19th October 1914
The Dorsets repeated the same routine as yesterday. On this day, or possibly the day before (it’s not clear which day in the History of the Dorsetshire Regiment 1914-1919) Major Saunders sent Lieutenant Woodhouse, the machine gun officer, with a party of men to recover the bodies from the battlefield on the 13th. Under fire from the Germans, they recovered 130 bodies and brought back twenty wounded men who had been trapped out on the field.
Gleichen met General Morland, the new CO of the 5th Division, and explained to him the difficulty of the situation facing the 15th Brigade.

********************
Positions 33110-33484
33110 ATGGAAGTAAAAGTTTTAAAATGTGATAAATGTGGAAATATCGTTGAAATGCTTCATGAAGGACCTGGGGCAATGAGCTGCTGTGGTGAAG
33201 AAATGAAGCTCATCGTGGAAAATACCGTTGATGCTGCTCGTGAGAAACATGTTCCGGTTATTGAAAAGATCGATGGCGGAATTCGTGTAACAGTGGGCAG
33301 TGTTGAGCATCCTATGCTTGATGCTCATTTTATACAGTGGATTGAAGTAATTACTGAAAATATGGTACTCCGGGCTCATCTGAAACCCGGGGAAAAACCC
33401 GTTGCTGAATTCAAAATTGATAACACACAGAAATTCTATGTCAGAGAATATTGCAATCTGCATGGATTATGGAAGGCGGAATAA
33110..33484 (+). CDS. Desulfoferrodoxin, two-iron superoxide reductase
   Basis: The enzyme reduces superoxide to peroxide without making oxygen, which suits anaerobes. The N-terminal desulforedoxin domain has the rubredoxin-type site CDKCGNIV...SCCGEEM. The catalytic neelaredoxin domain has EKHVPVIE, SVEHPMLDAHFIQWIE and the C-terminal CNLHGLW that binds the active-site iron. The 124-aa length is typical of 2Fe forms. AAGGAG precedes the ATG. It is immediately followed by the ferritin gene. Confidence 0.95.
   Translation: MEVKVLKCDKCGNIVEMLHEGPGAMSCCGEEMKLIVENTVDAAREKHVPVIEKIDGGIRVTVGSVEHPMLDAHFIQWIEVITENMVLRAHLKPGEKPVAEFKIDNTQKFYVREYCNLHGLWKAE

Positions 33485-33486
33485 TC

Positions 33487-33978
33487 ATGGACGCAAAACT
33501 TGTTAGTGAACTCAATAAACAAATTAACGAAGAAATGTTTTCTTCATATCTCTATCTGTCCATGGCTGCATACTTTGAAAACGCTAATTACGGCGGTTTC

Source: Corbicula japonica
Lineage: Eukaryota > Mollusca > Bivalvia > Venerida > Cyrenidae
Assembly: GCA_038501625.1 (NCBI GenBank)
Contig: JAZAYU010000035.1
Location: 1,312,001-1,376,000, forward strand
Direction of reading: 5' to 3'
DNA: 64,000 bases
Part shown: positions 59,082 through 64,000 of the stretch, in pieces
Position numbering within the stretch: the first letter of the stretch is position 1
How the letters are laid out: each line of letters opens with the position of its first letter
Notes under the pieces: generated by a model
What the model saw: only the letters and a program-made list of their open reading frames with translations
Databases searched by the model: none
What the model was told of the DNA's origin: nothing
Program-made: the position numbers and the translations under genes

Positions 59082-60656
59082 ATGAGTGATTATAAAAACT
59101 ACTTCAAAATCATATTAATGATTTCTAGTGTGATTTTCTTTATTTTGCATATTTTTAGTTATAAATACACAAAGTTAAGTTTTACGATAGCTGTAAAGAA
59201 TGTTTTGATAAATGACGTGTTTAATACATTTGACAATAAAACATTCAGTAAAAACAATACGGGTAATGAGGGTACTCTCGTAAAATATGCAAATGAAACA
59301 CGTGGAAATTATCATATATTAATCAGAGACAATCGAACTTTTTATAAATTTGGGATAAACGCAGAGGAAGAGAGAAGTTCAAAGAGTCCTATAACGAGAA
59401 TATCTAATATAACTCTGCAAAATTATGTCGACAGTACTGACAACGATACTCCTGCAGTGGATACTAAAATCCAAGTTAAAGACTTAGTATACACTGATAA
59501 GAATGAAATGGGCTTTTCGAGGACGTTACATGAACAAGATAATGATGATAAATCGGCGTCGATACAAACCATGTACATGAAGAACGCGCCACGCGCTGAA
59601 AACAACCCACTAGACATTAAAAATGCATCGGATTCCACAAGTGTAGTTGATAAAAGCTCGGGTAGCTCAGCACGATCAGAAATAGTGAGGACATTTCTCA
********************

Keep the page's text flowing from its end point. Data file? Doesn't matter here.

Generals Morland and Franklin turned up in the afternoon. We were perpetually being urged to advance and attack, but how could we? There was nothing to attack in front of us except La Bassée, a couple of miles off, and we could not advance a yard in that direction without exposing our right flank to a deadly enfilade fire from across the Canal, for the Germans were still strongly holding that infernal railway triangle, and nothing availed to get them out of it. General Morland wisely, therefore, ordered me not to advance in force.